Leaving Bolivar was beautiful, following Incan-road trails through impressive limestone formations and then on a muddy path through high pampa once again. We stopped for a lunch break at what we thought was an empty building, until recess happened and we were flooded with five to nine year-olds fascinated by the two huge gringos with packs sitting in their field. We shared some soccer and silliness with them and kept on going. Two more beautiful hiking days though jagged ridges and along Incan trail routes took us to Bambamarca, where we stayed with the generous Family Peña-Chiguala, the kids of which turned out to be fine fairy-tale actors as well as trail guides. A steep drop after Bambamarca brought us through several climatic zones, ending up in what felt and looked like the bottom of the Grand Canyon. Here was Calemar, a small town along the Marañon River, which we intended to use only as a brief stop to get a drink and lunch and then continue the few hours to La Punta, the only point within days walking which cars have access to. From here we would travel to Cajamarca to get our mail and full resupply. In Calemar, though, sitting on the sidewalk, eating our machete-opened tuna with rolls, it was apparent they didn't get too many backpackers when we were surrounded by the town in full, asking about our trip and our origins. One man in particular stood out, by his size, his booming voice, his armed body guard---this was Lucho. He took an immediate interest in us, and insisted that, since there wouldn't be a car at La Punta until at least the next evening, possibly later, we stay with him at his house until then. We were wary of his persistence until we noticed the way the people of the village were treating him--with ultimate respect and deference. We soon found out that he was El Presidente, an office granted to him by the government. I´m still not sure what it means exactly, but it's very important in Calemar. Everyone seeks Lucho's approval. It turned out to be another very nice brief home-stay, sharing some ideas and meals before we made our last hike out along the river to La Punta.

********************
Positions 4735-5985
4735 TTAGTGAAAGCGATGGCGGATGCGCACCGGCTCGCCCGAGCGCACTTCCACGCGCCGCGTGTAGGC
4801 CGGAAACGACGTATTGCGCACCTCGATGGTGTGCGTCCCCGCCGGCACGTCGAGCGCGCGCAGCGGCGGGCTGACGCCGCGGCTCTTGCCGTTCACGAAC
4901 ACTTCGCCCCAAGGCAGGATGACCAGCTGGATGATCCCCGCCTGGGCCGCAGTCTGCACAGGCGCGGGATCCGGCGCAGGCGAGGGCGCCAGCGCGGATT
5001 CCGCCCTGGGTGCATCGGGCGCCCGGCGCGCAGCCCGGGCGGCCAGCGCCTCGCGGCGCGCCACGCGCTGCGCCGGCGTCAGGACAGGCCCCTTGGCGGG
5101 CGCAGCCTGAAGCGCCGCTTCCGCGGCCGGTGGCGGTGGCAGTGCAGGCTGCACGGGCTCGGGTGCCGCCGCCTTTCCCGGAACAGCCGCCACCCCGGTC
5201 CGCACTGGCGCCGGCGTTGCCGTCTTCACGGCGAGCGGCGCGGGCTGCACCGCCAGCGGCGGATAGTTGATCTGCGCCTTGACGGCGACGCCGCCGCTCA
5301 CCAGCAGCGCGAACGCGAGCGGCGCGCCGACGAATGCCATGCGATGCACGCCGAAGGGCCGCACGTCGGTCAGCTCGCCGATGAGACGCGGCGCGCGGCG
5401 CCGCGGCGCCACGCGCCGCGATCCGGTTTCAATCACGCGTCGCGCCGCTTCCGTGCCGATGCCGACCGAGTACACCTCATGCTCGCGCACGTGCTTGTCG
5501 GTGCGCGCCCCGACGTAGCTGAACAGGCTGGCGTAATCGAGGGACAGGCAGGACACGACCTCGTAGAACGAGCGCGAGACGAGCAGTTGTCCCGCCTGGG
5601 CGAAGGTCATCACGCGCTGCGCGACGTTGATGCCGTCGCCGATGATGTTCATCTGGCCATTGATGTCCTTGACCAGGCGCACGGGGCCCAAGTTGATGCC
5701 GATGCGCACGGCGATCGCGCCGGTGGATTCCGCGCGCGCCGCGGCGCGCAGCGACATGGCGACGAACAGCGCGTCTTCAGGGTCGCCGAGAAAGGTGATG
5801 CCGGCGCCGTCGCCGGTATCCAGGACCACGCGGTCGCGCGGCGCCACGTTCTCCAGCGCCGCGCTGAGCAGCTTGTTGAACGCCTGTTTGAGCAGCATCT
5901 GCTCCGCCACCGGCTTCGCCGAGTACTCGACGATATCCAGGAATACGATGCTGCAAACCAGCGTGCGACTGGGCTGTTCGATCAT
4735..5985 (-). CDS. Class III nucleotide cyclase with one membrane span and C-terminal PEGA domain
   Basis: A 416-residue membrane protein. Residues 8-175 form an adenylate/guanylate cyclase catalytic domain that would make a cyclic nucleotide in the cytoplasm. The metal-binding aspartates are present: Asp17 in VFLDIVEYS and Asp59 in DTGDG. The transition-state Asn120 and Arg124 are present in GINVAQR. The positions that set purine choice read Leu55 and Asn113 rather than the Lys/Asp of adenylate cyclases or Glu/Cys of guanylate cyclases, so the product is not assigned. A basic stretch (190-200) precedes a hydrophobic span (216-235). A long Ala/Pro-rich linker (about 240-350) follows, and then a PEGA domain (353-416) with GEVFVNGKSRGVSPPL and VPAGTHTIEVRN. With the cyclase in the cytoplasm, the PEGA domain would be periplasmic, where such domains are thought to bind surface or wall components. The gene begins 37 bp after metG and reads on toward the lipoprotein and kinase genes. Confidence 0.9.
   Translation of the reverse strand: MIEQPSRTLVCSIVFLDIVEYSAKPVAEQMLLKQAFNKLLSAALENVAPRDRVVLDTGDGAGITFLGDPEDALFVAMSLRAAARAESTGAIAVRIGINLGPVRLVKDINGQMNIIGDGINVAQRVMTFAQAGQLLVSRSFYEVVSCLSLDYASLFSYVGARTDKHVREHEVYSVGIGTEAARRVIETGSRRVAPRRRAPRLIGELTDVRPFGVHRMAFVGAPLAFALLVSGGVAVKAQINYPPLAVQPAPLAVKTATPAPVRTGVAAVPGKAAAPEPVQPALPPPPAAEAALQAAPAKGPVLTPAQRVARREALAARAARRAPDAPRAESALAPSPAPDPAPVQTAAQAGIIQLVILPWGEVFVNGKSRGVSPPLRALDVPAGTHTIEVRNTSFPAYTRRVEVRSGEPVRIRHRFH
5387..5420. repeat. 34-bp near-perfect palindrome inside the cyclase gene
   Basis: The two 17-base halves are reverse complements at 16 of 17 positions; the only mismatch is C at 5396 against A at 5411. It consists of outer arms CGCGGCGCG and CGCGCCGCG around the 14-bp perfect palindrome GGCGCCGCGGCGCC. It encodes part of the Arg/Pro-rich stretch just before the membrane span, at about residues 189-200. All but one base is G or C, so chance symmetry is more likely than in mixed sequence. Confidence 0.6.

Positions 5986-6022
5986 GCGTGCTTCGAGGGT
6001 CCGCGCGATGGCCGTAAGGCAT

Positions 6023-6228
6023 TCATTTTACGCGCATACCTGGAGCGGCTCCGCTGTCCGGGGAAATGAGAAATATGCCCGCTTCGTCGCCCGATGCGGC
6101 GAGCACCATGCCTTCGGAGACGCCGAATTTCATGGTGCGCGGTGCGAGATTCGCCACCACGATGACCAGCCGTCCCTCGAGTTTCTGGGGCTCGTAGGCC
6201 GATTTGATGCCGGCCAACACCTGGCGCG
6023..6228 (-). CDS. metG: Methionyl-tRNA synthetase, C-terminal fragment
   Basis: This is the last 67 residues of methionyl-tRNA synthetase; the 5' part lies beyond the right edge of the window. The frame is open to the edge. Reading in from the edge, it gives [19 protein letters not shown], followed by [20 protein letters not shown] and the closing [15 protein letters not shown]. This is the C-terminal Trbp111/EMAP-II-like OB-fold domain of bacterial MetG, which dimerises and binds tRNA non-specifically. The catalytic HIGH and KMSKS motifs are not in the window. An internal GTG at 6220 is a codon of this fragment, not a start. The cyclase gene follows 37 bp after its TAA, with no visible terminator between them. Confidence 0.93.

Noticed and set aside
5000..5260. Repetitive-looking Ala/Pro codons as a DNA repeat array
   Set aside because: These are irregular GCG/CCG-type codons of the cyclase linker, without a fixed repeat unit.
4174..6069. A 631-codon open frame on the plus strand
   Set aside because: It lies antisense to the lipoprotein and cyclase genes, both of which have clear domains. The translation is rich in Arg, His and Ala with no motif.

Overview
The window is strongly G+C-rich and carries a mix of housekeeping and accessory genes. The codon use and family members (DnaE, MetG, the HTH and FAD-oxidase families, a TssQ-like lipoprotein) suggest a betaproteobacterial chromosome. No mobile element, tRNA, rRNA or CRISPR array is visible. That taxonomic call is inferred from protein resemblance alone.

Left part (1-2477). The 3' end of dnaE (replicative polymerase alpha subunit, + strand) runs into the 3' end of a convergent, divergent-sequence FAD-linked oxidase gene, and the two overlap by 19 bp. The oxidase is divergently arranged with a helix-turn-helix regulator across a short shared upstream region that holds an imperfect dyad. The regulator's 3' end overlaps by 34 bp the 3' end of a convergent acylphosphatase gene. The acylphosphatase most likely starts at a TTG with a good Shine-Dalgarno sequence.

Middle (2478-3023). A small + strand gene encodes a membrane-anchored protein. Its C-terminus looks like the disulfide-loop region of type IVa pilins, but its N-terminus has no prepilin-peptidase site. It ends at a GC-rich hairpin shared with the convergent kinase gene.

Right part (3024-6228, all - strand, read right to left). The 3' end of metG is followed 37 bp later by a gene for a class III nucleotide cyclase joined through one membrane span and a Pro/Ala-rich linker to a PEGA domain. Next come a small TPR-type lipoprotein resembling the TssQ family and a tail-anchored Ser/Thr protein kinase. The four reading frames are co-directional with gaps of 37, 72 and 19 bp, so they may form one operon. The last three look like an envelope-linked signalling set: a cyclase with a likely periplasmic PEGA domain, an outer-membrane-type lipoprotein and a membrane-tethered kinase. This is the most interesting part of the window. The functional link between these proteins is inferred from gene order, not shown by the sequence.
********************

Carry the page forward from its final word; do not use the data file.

From there, it was a 28-hour journey because of the rough, muddy roads and the three methods of increasingly standard transportation necessary to get from the bottom of a remote canyon to a central city. We are now in Cajamarca, still, longer than we wanted to be because of the impossibility of getting back on a bus with my current digestive status. But soon we will return to the trail. And soon as well, our good friends Jessie and Dave are meeting us for a month of trekking, flying into Quito on the 15th. We are very excited for the wonderful company that they'll bring. Our next update will most likely be near Thanksgiving, a thought that already makes us sad, as being away from family then will be very difficult. But, as always, we think of you often and love you all.